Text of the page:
In this five part look at the chassis manufacturers of the Moto2 class, we will start with the most dominant bike, the Kalex chassis.
The Kalex has been around since the inception of the Moto2 class in 2010, when it was competing with the Suter & Moriwaki chassis respectively. The Suter is still around, albeit in a slightly less competitive guise, and the Moriwaki has been gone since 2012. The Kalex deserves applause, as it has won every title in Moto2 apart from two, in the hands of some very capable riders including Johann Zarco (twice), Tito Rabat and Franco Morbidelli.
The specs are as follows. The frame weighs just 8.62kg alone, the lightest in the class, but it is pipped to the line in overall weight by the Suter, coming in at 135kg. It is a twin spar aluminium frame, which can be tailored to each rider by having the ability to change the steering geometry, the ride height and the wheelbase. This is mated to a CNC machined swingarm which has the same level of customisation as the frame, and thus can be made to suit any rider. It seems every rider on a Kalex in the World Championship runs upside-down Ohlins forks and the single chamber shock. The bodywork surrounding the frame is carbon fibre, and the fuel tank is made of aluminium. The control tyre for Moto2 are Dunlop, so everyone runs those, albeit with differing compounds.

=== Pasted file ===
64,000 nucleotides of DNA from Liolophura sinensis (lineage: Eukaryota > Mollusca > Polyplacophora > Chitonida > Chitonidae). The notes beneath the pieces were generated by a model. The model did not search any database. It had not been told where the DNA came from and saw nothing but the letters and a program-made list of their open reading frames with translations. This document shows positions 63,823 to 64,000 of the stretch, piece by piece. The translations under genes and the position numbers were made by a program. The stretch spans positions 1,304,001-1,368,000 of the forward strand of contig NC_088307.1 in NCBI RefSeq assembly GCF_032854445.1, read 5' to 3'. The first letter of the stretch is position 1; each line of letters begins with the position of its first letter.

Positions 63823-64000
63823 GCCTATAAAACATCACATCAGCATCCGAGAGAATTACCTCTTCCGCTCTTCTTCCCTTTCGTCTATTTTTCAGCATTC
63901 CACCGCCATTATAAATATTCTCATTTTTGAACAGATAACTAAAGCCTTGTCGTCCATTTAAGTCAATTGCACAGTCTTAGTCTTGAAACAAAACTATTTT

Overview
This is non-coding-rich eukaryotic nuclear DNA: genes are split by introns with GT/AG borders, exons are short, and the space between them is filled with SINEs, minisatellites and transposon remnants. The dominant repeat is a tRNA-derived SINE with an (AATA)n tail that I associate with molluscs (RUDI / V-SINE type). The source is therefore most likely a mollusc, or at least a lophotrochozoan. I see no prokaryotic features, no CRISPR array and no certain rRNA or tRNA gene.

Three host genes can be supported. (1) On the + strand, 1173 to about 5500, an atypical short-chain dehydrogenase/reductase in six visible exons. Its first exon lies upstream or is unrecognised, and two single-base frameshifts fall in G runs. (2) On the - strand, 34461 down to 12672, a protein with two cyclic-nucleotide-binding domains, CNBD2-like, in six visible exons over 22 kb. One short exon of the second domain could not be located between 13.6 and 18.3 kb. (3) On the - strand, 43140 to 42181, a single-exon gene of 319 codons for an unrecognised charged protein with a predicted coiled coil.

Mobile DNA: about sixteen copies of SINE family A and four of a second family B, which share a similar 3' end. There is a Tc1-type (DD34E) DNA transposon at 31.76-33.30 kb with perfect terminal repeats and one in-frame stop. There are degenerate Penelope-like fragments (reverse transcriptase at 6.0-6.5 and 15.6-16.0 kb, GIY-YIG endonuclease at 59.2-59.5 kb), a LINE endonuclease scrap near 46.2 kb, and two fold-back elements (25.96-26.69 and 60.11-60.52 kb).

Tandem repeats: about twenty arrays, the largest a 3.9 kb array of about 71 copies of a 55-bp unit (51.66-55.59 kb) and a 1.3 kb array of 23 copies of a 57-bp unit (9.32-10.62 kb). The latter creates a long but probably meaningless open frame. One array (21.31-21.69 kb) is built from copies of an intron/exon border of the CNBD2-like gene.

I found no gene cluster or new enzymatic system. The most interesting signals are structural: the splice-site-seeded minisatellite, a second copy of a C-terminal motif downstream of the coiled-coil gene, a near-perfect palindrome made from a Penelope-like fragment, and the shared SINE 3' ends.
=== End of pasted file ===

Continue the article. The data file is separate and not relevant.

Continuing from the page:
The only thing that remains the same for every chassis is the control engine, a screaming 600cc four-cylinder that has been in use since 2010. This will soon be replaced in 2019 by a Triumph 765cc three-cylinder, will this mean Kalex loosen their iron grip on Moto2, or will they be fastest out of the blocks?
In the other four parts we will take a look at the other four chassis manufacturers. They are Forward-Suter, Speed-Up, KTM and the new kid on the block, NTS.
Featured image credit: Kalex Engineering Moto2.